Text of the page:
Paula may have reformed last story from Wonder Woman #3, but now she has to prove that her devotion to Wonder Woman is true. And it is literally a trial by fire.
But first, Colonel Darnell is distressed that his best secretary Diana Prince is missing. Steve’s a little bit like ‘oh, well, I found her horse and clothes and Paula’s car.’ Oh, Wonder Woman, you can really do better than Steve.
Good old Kibby Maxwell shows up as he’s the last eyewitness to see Diana Prince and Paula. When Darnell and Steve ask Kibby if he remembers Paula and have him look at a photo of her, he remembers seeing her lurking around the munitions factory that his mother Ann works at. (A little 1940s culture with woman working at the munitions factory as all the men are off at war.)
Steve heads over to question Ann about Paula. She says Paula pretended to be a government inspector, and then some Nazi guy (who we never see again) calls Ann into the warehouse. Where she’s hit over the head. Meanwhile, Kibby comes to the factory as every day, he walks his mom home. As he waits for her, there’s a fire! As all the women run out, Kibby doesn’t see his mother. So he goes in to save her. He finds her tied up.
Back on Paradise Island, Paula confesses that there’s a bomb at the munitions factory and that she needs to go back to America with Wonder Woman to stop it. Mala doesn’t trust her. But Wonder Woman does, so together, they rush to the factory. But it’s too late, the fire’s already burning. Steve throws a fit when he sees Paula and puts her in chains.
Wonder Woman sees Kibby in the top of the building and uses a firefighter’s ladder to reach the top window. His mom’s still tied up, but Wonder Woman breaks her chains. She puts Ann on her shoulders and Kibby in her arms and walks the tightrope back to safety.
While Wonder Woman’s busy with her rescue, Paula remembers there’s a bomb in the building. She doesn’t want Wonder Woman to die and only she can disable it. However, Steve won’t let her go. So she hits Steve with her chains and runs off into the burning building. Paula disables the bomb and throws it into a pool of water, collapsing inside the building. Wonder Woman rescues her, but the emergency room doctors say that Paula is dying from smoke inhalation and burns and only has hours to live.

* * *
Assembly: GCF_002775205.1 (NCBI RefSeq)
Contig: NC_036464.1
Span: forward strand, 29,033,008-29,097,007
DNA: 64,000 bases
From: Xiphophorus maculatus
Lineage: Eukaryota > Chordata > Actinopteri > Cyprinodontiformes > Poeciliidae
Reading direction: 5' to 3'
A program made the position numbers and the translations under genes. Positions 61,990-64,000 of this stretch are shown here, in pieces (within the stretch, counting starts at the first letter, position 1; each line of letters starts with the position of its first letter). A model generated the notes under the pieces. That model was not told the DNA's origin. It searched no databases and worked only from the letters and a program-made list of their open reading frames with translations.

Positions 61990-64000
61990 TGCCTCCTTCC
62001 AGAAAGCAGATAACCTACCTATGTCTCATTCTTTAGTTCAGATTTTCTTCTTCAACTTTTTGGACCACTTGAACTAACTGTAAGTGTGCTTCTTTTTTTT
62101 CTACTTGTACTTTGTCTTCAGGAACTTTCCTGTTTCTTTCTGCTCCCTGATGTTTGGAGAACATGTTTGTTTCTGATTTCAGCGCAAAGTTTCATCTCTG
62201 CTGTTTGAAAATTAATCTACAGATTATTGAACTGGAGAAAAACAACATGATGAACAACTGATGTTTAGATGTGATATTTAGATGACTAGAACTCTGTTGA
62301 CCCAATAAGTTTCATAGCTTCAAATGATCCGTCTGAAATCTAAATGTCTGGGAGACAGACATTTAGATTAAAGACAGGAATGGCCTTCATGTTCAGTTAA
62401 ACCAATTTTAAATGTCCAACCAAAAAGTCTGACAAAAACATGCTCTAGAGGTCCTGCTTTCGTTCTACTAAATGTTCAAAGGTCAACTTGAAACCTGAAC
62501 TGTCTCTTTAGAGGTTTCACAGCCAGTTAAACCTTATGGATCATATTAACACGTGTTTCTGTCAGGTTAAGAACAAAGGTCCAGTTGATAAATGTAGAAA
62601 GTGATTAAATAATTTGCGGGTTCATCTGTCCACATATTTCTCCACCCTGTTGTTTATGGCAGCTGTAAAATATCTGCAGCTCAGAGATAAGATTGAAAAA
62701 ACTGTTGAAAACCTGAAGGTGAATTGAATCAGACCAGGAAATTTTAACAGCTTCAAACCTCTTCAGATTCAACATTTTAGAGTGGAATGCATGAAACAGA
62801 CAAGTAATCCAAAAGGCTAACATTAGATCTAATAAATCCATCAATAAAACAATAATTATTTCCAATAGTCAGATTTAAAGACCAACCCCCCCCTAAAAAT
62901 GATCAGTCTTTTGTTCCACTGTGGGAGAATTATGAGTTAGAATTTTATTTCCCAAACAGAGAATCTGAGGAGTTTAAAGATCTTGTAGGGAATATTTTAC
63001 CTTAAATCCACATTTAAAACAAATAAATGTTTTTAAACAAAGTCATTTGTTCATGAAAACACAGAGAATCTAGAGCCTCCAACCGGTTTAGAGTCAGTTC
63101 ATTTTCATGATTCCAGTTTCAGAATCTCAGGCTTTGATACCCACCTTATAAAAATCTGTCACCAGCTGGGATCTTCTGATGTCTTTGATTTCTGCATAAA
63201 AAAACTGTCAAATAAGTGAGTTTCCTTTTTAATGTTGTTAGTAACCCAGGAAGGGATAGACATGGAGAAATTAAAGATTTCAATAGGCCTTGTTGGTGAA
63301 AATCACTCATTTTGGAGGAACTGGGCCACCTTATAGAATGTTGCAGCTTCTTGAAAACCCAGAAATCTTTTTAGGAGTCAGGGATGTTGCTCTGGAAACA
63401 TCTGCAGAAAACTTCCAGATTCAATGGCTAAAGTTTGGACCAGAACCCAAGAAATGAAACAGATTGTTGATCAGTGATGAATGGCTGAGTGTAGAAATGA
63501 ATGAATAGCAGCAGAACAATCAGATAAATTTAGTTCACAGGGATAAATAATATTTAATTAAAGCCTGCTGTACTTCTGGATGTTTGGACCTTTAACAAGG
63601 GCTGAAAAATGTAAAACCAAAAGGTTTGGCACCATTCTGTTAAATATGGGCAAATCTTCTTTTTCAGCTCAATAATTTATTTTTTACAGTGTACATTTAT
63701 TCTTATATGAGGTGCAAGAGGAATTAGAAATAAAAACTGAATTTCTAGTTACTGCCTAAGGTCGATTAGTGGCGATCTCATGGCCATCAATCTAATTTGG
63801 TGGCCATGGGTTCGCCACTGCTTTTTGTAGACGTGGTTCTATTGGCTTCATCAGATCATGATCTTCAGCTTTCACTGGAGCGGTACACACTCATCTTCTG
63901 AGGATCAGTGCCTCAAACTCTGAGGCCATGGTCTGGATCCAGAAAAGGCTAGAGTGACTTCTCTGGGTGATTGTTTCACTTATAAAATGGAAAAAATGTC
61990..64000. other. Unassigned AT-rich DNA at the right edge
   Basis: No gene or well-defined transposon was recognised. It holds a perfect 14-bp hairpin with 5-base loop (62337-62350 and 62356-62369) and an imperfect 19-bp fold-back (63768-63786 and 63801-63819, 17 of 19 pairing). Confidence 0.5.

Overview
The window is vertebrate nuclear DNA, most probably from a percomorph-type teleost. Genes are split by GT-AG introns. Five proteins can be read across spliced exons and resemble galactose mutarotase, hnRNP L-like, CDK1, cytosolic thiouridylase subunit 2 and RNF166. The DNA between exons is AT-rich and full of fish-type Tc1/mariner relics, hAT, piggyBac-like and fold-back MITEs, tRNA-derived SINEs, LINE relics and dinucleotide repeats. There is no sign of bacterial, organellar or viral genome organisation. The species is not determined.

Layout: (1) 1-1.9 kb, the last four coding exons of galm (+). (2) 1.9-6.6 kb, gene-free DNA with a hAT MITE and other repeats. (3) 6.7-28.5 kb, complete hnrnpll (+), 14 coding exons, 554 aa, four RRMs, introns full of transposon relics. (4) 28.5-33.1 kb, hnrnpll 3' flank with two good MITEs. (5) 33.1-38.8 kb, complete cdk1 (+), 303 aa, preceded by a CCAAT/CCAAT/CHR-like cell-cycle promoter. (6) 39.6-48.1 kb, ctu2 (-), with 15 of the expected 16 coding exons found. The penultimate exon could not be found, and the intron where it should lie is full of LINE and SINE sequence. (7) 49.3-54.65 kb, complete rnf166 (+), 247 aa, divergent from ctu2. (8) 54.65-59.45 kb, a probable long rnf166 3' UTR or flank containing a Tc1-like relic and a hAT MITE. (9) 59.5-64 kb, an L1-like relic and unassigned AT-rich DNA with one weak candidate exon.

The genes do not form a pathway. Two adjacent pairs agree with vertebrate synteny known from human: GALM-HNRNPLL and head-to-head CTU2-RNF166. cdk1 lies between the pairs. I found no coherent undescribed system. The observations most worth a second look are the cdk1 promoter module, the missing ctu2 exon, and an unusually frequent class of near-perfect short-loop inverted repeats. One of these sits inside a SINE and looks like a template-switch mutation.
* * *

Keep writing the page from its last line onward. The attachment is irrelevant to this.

Luckily, Wonder Woman has her background in health care, being a fake army nurse and that one time she healed Steve with purple light. She makes a secret ointment to apply to Paula’s wounds. Paula miraculously heals. The doctor is amazed. However, the burns have left Paula badly scared and she puts a veil over her face because she’s ashamed. (Because having her daughter put in a concentration camp and almost dying isn’t — after dying twice, once executed by the US government — enough; Paula must be ugly too!)
Steve and the US Army demand that Paula goes on trial for her crimes. However, Wonder Woman makes a passionate speech that Paula’s already been tried for her crimes (no double jeopardy). Of course, since the children this comic book was aimed at probably didn’t understand the full implications of double jeopardy, Etta and Paula herself take the stand to argue to find Paula innocent.
Wonder Woman pleas for Paula’s life by saying that she saved her life. And then, finally, Paula reveals her scared face to the jury and the court audience. (We readers do not see Paula’s face at all.) Everyone is horrified. Immediately, the jury yells out that they find Paul not guilty. (Yeah, not how the legal system works — I know, I’ve watched hours of Law & Order — but it’s a kids’ comic so I’ll let it pass.)
Once again, Paula pledges herself to Wonder Woman’s service. Wonder Woman takes Paula back to Paradise Island because Paula is to be of the service of Aphrodite, not Wonder Woman. Aphrodite takes pity on Paula and restores her beauty as Paula devotes herself to the goddess. Of course, now Wonder Woman is worried she’s going to use Paula wrongly. (Yeah…I don’t want to go there.)
Okay, maybe I went there. A little bit.
Discover Paula’s new hotness, I mean, good soul, buy Wonder Woman Archives, Vol. 2 by William Moulton Marston and H.G. Peter and support this blog.